What Does a Corporate Fitness Program Involve?

July 13, 2011 by  
Filed under Corporate Fitness

Employers are jumping on the bandwagon that says good employee health means good employee performance. One of the facets of good employee health is having a good exercise program. To that end, many employers are now actually endorsing corporate fitness programs as a means to both drive down health care costs and improve employee health overall.

Simply put, employers have realized that when employees are fit and healthy in both mind and body, they can better deal with stress and perform better at work, too. If an employees job is mostly physical in nature, of course fitness must also be of central concern to keep an employee healthy and on the job, uninjured.

Sick and out of shape?

If employees are sick or out of shape, they are more susceptible to injury, and they need more sick days. By contrast, if fitness programs are incorporated as part of a workday regime, workers are more productive, and less likely to take sick days or be absent because of injury or illness. Finally, this is also of benefit to employers not just in productivity (which of course increases their profits); it also literally drives down costs, because health costs drop when employees are fit.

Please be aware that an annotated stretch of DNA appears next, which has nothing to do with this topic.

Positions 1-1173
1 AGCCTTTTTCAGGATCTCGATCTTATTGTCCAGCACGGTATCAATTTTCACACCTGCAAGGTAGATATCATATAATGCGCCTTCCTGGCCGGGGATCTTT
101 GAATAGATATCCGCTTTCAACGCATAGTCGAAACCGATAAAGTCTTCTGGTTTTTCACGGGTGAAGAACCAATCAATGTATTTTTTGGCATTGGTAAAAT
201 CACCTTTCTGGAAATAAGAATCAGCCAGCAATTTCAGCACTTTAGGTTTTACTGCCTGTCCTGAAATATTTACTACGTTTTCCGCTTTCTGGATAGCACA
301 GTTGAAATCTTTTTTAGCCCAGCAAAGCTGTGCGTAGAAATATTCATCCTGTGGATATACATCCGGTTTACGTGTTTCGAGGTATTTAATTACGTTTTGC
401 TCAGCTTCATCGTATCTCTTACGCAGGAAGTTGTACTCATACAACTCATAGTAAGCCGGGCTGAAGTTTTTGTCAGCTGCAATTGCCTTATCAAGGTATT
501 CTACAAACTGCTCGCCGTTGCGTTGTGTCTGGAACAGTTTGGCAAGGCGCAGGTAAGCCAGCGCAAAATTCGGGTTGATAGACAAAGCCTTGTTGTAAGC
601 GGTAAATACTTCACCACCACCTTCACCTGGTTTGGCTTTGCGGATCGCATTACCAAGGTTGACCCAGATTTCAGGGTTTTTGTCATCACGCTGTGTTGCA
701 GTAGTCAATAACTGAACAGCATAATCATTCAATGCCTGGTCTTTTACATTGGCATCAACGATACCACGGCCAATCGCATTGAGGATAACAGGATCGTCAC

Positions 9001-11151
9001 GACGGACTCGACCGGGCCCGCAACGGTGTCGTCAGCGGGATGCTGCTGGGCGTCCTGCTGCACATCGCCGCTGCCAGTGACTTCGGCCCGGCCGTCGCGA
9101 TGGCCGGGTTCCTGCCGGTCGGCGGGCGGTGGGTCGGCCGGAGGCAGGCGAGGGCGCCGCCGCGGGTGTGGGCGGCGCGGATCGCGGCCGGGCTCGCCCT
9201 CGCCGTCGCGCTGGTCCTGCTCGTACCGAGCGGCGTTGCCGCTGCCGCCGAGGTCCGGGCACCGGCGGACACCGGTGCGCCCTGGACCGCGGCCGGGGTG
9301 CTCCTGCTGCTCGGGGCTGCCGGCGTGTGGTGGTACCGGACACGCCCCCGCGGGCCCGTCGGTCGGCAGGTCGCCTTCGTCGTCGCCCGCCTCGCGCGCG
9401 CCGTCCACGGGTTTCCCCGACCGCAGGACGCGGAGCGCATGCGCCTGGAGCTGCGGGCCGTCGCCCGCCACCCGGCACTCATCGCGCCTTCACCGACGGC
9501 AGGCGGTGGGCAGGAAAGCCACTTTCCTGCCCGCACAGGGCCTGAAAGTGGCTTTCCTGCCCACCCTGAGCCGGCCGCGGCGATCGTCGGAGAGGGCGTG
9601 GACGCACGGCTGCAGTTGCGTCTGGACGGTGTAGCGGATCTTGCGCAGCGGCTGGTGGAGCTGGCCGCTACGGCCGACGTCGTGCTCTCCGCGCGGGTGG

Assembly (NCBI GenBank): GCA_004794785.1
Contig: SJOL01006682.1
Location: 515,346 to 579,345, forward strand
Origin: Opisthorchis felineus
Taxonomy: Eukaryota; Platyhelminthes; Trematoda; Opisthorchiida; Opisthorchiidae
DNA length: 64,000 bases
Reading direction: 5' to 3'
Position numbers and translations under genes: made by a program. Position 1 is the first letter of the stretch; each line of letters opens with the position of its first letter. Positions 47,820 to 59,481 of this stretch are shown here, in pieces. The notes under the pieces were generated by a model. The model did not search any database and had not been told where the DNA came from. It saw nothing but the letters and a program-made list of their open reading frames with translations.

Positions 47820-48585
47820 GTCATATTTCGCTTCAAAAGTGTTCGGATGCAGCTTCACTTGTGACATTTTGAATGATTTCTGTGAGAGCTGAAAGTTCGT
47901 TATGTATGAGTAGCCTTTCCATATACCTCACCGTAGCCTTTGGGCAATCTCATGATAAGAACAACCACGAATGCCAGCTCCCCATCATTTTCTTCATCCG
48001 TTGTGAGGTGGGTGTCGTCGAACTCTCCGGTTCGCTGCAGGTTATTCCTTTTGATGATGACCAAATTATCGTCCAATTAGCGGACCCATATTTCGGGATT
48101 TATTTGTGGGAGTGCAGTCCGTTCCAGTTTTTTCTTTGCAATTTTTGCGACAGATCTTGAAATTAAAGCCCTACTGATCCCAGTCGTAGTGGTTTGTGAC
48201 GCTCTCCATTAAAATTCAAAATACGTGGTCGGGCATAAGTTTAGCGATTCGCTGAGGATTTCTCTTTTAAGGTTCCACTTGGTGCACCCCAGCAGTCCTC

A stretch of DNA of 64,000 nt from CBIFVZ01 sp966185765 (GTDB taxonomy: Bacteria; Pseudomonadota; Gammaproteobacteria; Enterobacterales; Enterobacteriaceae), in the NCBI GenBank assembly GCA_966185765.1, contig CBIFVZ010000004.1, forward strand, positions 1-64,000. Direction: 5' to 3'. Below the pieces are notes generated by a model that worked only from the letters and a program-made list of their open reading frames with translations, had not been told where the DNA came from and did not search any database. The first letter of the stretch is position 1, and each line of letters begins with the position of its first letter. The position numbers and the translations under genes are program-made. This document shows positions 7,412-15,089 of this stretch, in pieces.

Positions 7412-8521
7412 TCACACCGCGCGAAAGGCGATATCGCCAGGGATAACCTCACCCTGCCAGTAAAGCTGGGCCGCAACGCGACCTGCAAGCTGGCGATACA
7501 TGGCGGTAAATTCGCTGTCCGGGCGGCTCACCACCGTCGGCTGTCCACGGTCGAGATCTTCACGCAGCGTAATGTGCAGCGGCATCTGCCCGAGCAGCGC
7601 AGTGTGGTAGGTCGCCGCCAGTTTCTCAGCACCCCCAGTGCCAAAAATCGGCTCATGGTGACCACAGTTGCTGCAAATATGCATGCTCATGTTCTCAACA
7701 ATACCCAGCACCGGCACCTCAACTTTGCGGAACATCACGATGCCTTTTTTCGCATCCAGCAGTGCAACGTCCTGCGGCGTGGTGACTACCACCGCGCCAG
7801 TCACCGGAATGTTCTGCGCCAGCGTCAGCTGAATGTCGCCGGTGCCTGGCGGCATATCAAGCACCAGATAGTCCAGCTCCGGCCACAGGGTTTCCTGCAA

To that end, many employees now incorporate corporate fitness programs to make their employees healthier and yes, happier. How do they do this?

First, employees fitness levels are assessed and evaluated through surveys given by the company. Then, fitness programs are designed for each employee. Some companies have opted to construct in-house fitness centers or gyms, so that employees can easily access these services during lunch breaks and so on. Others have opted to give employees corporate memberships at nearby fitness clubs so that it’s easy to go work out during lunch, on the way to or on the way home from work.

Group exercises can be fun, too

In some cases, employers have also set up classes for employees who work out together, such as aerobic exercise classes or spinning classes, for example. In some cases, classes for pregnant women are also included. Families, too, can sometimes be included in the corporate fitness program so that health care is all encompassing, not just related to the employee him- or herself.

Diet matters, too

Because employees, too, are increasingly overweight (along with the rest of the country), nutritional plans to are often designed for employees so that they can lose weight more easily if they need to.

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